Union Studio – When Union Studio started carrying A YEAR IN THE CITY, its owner and manager took time to get to know me. They do the same with their customers. They understand the people who shop their store and always look for products that will delight them. Union Studio is all local, featuring the work of painters, metalsmiths, leatherworkers, and clothing designers. And through the shop’s Warm Welcome project, artists are given an opportunity to give back to the community.  You simply won’t find a more personal and civic-minded shopping experience anywhere.

Urban Matter – I had the pleasure of selling my wares at the South Grand Fall Fest this past summer, just a block away from Urban Matter’s new digs. Owner Mary has a great eye for unique gifts, and she’s a master of staging. An absolutely beautiful shopping experience and a great new addition to South Grand.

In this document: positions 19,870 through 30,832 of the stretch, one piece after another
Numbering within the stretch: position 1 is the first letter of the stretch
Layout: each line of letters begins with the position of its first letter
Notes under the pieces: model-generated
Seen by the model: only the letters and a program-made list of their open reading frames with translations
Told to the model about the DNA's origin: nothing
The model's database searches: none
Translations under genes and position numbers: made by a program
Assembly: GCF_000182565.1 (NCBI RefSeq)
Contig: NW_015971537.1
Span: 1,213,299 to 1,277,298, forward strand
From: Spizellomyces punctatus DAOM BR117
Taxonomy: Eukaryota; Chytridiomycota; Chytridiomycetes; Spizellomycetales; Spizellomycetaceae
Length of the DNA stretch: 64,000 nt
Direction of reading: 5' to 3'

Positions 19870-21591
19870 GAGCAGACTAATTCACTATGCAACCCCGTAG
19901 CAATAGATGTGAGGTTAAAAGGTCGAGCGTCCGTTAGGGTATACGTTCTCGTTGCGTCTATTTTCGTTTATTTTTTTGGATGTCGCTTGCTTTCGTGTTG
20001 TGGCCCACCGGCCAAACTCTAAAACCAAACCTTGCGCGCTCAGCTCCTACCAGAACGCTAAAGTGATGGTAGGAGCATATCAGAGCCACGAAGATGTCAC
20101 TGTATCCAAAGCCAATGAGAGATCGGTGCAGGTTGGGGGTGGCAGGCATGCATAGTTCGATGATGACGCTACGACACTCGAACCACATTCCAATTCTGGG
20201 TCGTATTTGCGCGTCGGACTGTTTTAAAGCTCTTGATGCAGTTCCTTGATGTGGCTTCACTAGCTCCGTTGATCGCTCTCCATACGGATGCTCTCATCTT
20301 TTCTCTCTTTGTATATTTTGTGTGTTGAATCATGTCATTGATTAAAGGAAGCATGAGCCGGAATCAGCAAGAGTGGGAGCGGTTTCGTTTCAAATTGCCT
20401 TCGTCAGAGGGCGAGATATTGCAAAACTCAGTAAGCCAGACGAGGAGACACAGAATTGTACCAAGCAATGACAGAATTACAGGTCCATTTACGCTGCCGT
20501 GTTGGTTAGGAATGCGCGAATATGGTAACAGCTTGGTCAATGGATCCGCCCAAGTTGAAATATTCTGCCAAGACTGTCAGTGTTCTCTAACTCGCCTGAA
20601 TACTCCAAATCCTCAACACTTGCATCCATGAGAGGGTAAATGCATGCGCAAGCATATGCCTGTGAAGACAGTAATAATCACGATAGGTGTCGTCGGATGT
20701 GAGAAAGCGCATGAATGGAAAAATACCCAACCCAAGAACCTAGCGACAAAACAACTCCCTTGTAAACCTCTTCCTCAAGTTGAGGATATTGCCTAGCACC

Washington University Bookstore – Geared toward students of all ages – including perpetual “students of life” – Wash U’s bookstore has a wonderful vibe to it. Beyond branded apparel, you’ll find trendy gifts and great new titles to please everyone on your list. Parking is a challenge, but it’s well worth the walk around and through this gorgeous campus.

Thanks again to all of these retailers for their help in getting the word out about A YEAR IN THE CITY. And to all of you reading this, Happy Shopping to all… and to all a good night!